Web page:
Northern Bear: Me and the market are not on the same page

Disclosure: I have an interest in Northern Bear shares

Trading update

Northern Bear released a trading update today. It had three key notices:

  • Trading in the year to 31st March has been good – ‘at least in line with the prior year’.
  • Chirmarn, the group’s asbestos removal company, has had another bad year. It is loss making and drawing on group cash. As a consequence, it will be sold for £50k.
  • New bank facilities are in place, now for £3.5m, to replace the term loan expiring last week. These have a reduced interest rate (previously LIBOR+325bps) and a £1m overdraft facility. I think the group should be below £2m net debt at year end, so this does give significant flexibility.

The fun thing about investing in a company like Northern Bear is that no-one really knows what the stock will or should do on a results announcement. Trading volumes are incredibly thin. There are no institutions driving liquidity. There are no broker notes to set expectations or guide participants, so there is no uniform consensus of what constitutes a ‘surprise’.

Today, it was made more extreme by the fact that the stock had run up 10% last Friday after North Midland Construction’s results. People obviously expected a boom in northern construction-related activity, and when Northern Bear’s update wasn’t fireworks and party poppers the balloon deflated a little.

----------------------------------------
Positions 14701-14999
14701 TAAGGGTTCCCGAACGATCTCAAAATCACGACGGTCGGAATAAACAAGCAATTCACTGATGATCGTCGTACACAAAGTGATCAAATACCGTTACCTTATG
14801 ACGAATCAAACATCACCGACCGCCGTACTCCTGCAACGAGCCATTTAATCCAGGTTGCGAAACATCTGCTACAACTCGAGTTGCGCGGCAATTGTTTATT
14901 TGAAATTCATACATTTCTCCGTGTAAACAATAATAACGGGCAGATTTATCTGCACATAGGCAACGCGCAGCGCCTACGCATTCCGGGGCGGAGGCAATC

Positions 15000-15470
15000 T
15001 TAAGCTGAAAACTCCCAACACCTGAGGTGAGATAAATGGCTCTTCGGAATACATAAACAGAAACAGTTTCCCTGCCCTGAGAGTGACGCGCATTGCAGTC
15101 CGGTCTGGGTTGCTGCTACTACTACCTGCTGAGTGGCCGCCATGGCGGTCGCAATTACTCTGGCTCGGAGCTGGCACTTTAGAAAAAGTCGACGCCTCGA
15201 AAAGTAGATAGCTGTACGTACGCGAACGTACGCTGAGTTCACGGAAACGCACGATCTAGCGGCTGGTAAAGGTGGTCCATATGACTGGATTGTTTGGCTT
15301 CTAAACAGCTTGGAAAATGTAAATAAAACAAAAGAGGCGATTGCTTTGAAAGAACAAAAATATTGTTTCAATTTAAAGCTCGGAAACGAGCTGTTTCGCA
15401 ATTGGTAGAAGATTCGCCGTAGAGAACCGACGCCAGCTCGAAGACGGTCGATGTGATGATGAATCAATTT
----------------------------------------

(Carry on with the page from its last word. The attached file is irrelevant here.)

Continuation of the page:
I read the RNS this morning at 7 am. I liked what I read. I was comfortable with my holding. I checked the broker bid/offer at market open and they opened at 55p – 60p, which is a bump up even from Friday’s trading. After a couple of hours, though, it was obvious that people weren’t seeing what I was seeing. The stock sunk below 50p, down over 10%.

Where I think ‘the market’ is wrong

It’s a little grandiose to talk about ‘the market’ when we’re talking about fewer than twenty trades, but here are the issues I think people are seeing:

  • They worry that trading is only ‘at least in line’ with last year, given the tough time they had last year by virtue of the dreadful weather.
  • They worry about the significant write-off Chirmarn will cause, and the loss of earnings power to the group.

I have a different perspective on both of these things.

On the first point, I note that the year-end for Northern Bear was three days ago. Small companies do not tend to have shiny accounting systems and well-greased finance departments, so I am very skeptical the company has anything like a full set of accounts together. They are probably working off of a bunch of different draft management accounts from all the subsidiaries, who are giving them rough figures and cash intakes.

The fact that the company is comfortable saying things are ‘in-line’ with last year is, to me, a bullish statement. It is not guidance that things will be a smidge better. It is just as big a statement as they are willing to make given that the year end was last Friday.

I could be wrong – they could be telling us exactly where things are. But on balance, I think this is a real positive. There are always things that can go wrong with companies like Northern Bear, so getting news that they haven’t gone wrong so should make one more comfortable.

(And besides, at 6x last year’s earnings, you could argue you don’t need too much to be happy.)